Made me laugh. That $50 must include free shipping, right? I have 3 analog Tek scopes and haven't turned them on in years. (I got the extra's for spare parts, both worked, but I parted one out as it was taking up too much space.) My TDS210 (Tek) is still used occasionally, as it doesn't have the lag that Rigol (and presumably Siglent) have. The trigger features and recording features on the digital scopes would sell them to me again. I have the Rigol DS1054Z updated to 100 MHz and including all triggers. I don't use 4-channels often, but having more than 2 channels is really nice. Thread Starter Teljkon Joined Jan 24, 2019 166 Thank you all for all the great answers. Wuerstchenhund Joined Aug 31, 2017 189 I echo @Wuerstchenhund and @Yaakov's comments on the matter, with one caveat: if you can get an analog scope in working condition for free or a very low price (<$50), then it is a good start - the problem is evaluating if it is in good working order.
Even if it is, you still end up memorizing outdated methodology.

It got better now, but there was a time when a number of applicants for our junior EE positions were unable to use a DSO properly because the college they went to still clinged to their analog scopes. One of the aptitude test we used was sitting the applicant in front of a digital scope (usually an Agilent/Keysight, as they are the most widespread DSOs) which is showing a modestly complex waveform and asking them to provide the signal parameters. You could instantly recognize those that were taught on analog scopes because they would start looking for cursors or start counting bars in the graticule, instead of just using the measurement suite.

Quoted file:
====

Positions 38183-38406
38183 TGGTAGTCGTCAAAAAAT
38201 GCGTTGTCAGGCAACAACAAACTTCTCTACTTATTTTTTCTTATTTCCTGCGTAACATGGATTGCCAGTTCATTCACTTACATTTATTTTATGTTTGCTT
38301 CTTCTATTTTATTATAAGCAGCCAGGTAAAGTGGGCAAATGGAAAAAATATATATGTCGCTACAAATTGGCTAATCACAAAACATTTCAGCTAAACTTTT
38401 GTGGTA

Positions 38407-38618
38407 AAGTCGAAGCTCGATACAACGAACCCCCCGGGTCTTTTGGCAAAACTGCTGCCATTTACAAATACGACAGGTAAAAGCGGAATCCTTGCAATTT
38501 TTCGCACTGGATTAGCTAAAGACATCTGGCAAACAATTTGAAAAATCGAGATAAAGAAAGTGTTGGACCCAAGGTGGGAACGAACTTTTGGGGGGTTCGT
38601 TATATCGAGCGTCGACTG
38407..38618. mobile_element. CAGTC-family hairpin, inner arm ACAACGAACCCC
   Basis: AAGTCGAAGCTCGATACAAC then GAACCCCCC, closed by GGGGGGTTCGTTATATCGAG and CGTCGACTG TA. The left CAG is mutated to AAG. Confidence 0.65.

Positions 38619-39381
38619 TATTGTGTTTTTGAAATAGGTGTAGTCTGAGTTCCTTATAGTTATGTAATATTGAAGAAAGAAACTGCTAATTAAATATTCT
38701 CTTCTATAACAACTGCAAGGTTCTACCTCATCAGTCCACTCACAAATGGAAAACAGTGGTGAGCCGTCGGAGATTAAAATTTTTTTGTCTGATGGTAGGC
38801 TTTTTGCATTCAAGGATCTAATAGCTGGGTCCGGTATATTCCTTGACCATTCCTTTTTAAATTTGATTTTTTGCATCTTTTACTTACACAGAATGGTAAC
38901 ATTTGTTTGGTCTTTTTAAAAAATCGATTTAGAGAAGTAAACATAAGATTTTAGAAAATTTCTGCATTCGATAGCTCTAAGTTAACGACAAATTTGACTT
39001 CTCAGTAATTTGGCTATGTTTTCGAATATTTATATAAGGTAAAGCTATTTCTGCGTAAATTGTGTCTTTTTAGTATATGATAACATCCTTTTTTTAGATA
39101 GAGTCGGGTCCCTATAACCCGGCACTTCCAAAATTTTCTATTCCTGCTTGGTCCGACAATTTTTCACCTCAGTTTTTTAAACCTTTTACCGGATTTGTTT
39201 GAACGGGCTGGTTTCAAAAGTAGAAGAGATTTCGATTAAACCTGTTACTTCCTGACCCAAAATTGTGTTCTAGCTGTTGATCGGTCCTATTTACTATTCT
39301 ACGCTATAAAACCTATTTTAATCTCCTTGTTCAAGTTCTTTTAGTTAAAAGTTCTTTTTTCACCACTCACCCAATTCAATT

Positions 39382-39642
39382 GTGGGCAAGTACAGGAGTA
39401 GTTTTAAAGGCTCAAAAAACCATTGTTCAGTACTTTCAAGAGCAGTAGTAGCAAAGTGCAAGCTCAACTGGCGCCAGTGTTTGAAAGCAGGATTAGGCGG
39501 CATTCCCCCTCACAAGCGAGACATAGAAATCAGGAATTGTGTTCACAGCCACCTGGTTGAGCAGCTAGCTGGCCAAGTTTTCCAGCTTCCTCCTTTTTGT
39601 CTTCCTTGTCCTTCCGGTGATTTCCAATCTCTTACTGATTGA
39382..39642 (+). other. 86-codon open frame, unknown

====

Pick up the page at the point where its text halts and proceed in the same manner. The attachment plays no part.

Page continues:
Seriously, we no longer teach medical students to perform bloodletting or Lobotomys, why should a starting EE (and here I include hobbyists as well!) how to operate a class of test equipment that has long been obsolete? That makes no sense whatsoever.

Another option that is still quite usable and, if you can get for a very cheap price (<$100), is the Rigol DS1052E, which has more modest features when compared to the other two models mentioned above but it is quite a solid product. I had one and it is quite a great beginner's digital oscilloscope on a budget. I agree, a 2nd hand Rigol DS1000E Series could be an option if you can find one cheap (<$100), it's very limited in functionality but it's still a better buy than an analog scope. The same is true for Siglent old SDS1000CML/CNL Series (<$150). In addition, the HP 54645A/D can often be found <$150 in working condition and makes for a decent entry-level DSO. While the 'A' model is a 2ch scope, the 'D' model is an MSO (actually, the first MSO ever). The 54645A/D was also the first scope with HP's MegaZoom ASIC, which gives it a usable memory size (1M) and very high update rates.

The bad news about a digital scope is that you will likely not able to fix it if it dies.